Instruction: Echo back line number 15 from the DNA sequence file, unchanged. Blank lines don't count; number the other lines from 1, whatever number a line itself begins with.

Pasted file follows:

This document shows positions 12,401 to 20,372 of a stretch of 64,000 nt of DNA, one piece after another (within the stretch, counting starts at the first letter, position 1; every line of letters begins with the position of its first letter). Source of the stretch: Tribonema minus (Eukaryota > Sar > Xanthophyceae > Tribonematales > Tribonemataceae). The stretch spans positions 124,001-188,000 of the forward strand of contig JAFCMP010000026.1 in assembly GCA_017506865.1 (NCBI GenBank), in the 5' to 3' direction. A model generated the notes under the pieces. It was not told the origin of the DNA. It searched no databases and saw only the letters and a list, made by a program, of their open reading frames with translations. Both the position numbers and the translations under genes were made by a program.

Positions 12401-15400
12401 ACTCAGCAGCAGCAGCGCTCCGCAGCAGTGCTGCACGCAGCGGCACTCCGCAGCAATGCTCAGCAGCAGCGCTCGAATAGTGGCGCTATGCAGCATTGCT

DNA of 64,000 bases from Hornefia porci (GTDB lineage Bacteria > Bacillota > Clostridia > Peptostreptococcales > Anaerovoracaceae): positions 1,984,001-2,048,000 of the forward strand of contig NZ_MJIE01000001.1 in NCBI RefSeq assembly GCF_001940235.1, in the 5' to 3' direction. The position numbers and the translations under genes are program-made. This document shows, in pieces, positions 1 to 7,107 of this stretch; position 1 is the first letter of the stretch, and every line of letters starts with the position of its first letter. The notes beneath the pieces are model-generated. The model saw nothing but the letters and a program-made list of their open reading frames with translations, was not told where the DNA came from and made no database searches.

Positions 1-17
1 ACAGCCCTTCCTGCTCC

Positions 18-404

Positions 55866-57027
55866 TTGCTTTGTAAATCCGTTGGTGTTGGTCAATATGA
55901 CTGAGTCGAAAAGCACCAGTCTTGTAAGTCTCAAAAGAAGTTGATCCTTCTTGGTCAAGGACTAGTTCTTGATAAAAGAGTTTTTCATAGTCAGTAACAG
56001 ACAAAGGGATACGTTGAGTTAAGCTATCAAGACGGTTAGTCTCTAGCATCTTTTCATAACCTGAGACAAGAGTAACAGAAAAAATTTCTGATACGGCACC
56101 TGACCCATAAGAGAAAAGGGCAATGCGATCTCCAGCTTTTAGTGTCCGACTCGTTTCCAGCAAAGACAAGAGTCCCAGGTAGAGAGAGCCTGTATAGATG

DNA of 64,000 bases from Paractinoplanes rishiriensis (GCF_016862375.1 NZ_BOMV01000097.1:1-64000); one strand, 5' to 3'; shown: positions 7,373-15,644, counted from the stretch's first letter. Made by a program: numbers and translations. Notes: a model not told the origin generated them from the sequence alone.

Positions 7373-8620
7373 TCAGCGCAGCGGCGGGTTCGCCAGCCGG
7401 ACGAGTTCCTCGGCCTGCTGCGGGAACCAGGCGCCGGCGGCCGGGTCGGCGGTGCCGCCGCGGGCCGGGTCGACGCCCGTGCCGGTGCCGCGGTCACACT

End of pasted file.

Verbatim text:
7373 TCAGCGCAGCGGCGGGTTCGCCAGCCGG